Video game review: Guilty Gear Xrd -Sign- is all about aggression
Guilty Gear Xrd -SIGN-
Arc System Works
The post-Christmas period is a graveyard for video games, a place where small-fry producers and near-failed projects sit side by side on store shelves. It makes sense that the Guilty Gear developers would dump their latest offering during the period, considering that modern fighting games have lost ground to highly realistic shooters and massive open worlds. But that doesn't mean Xrd isn't any good.
Available in Japan's game arcades since last February, this console edition of Guilty Gear Xrd -SIGN- is a Sony exclusive, for the PlayStation 3 and 4. Like the recent releases of once-popular, now-forgotten fighting brethren Street Fighter IV and Tekken Revolution, Xrd strips things back to the series' roots and that's immediately apparent in the old-school visuals.
But make no mistake: the game may look like a classic 2D button masher, but Xrd is about as fresh as a next-gen fighter can get, the developers cleverly using 3D cel-shaded animation to create an incredible balance between retro and modern. At times, it feels as if you're in the middle of a heated anime TV show battle, especially with Gear's characteristically unique system of attack.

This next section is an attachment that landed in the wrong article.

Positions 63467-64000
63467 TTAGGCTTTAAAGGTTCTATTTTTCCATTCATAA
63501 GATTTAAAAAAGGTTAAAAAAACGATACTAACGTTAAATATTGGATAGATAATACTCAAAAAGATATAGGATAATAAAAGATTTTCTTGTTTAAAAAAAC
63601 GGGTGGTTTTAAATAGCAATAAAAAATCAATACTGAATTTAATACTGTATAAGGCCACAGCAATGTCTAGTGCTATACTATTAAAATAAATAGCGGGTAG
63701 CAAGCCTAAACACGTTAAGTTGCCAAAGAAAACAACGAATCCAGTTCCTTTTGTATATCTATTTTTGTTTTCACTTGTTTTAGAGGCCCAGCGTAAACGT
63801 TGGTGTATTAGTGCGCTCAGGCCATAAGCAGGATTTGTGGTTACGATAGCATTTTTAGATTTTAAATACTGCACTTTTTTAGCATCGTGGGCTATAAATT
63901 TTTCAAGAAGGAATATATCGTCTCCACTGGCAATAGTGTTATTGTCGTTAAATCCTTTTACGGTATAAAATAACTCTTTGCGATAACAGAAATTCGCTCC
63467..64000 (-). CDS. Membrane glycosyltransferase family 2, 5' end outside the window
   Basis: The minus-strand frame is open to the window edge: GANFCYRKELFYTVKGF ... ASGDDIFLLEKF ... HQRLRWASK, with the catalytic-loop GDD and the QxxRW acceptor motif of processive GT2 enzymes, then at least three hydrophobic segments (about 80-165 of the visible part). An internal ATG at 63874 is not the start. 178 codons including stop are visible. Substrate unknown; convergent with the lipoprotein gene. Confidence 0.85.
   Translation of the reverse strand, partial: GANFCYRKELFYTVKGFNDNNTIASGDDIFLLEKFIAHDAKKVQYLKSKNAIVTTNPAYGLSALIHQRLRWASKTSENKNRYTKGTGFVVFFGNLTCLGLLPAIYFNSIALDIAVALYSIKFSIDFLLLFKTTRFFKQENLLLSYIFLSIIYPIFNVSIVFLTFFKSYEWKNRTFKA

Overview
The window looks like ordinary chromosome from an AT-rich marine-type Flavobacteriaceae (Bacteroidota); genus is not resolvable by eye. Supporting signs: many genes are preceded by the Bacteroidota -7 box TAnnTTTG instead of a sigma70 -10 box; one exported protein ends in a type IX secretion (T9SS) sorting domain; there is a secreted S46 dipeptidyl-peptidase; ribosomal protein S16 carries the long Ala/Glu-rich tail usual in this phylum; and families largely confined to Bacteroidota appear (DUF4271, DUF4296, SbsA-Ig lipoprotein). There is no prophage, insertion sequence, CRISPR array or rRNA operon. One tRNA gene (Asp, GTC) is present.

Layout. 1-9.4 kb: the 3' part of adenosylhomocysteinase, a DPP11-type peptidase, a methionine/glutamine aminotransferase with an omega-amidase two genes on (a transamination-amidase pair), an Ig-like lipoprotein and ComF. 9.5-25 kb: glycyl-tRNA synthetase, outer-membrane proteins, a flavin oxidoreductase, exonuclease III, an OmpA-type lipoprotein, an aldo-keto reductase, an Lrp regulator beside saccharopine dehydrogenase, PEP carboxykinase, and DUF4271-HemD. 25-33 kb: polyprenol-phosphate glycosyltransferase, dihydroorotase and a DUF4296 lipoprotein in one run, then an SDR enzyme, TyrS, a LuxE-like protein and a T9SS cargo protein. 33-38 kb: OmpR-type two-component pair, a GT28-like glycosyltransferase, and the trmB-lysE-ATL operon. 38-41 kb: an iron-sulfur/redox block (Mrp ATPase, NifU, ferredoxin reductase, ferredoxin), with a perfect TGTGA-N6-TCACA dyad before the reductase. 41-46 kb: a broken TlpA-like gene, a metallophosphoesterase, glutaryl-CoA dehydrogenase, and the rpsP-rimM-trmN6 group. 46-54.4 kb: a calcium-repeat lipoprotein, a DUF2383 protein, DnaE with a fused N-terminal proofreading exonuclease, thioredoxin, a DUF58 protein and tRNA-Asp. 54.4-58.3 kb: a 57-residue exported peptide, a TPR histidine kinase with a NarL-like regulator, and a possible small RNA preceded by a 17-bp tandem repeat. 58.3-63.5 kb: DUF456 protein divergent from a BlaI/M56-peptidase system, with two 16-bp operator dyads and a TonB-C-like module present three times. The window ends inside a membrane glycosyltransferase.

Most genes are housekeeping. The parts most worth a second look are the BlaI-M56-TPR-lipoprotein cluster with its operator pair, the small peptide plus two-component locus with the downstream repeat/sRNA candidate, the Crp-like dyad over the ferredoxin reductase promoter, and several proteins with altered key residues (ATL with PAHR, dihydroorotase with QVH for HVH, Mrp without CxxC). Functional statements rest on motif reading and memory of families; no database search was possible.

Xrd is all about the aggression and fresh-faced campers with a wait-it-out plan will be sorely disappointed: your Tension Meter only builds through constant rushes and quick-fire movements, and slowing things down will eventually empty the gauge. Each character has their own particular skills and, more than in most fighting franchises, choosing wisely here is often the key between a win and loss.
Thankfully, Guilty Gear is renowned for character creativity and things are no different in Xrd, with a total of 17 fighters included. The heavy rock'n'roll theme of previous releases has been retained, with such classic spiky-haired punks as Sol Badguy and I-No back in the fold. But other imaginative additions include Faust, a mad doctor sporting a comically massive scalpel, and Bedman, a disabled kid in a giant mecha suit.
Xrd offers endless competitive brawls with a buddy by your side or some faceless enemy halfway across the world, a classic approach to gaming that's being forgotten as the gaming world grows more complicated.
Guilty Gear Xrd -SIGN- is a solid fighter. Not particularly innovative, but solid. And every once in a while, we all need a good button-mash.